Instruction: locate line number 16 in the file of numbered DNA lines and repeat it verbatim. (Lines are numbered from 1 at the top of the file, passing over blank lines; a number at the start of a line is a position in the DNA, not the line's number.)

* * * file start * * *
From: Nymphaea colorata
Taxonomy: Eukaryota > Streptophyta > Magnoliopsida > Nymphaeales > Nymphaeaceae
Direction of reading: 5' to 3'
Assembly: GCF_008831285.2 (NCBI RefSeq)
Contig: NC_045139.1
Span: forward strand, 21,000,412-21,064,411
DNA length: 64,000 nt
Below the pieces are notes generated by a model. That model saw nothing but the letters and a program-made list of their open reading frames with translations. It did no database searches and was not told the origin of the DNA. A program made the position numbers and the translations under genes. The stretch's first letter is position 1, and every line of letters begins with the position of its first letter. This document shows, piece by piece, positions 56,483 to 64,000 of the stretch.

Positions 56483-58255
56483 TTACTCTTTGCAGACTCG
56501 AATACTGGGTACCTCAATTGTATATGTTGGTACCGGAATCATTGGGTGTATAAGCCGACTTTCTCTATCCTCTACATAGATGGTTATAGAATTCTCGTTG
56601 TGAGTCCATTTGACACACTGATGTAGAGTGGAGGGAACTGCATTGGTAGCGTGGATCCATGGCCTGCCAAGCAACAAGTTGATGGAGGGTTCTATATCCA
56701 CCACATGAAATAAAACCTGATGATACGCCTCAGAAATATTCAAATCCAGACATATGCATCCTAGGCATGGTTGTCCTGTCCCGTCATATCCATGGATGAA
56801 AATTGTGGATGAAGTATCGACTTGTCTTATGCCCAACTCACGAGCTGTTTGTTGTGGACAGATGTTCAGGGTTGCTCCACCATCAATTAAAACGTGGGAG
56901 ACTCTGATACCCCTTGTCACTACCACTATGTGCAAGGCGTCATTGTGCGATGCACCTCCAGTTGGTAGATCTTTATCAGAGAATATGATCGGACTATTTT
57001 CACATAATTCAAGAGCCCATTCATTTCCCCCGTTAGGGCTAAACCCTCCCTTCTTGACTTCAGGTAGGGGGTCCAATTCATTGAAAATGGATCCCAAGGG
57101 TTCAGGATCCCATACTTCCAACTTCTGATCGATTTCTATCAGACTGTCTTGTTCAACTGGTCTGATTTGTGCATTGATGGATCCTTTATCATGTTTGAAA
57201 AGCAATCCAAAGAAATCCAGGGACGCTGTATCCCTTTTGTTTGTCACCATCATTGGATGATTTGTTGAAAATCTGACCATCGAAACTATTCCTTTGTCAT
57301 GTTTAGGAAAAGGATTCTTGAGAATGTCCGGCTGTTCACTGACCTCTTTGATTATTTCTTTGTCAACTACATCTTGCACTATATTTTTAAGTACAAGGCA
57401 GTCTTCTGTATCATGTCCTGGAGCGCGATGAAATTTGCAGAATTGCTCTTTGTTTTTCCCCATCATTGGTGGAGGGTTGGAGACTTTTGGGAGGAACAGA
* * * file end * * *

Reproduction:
57001 CACATAATTCAAGAGCCCATTCATTTCCCCCGTTAGGGCTAAACCCTCCCTTCTTGACTTCAGGTAGGGGGTCCAATTCATTGAAAATGGATCCCAAGGG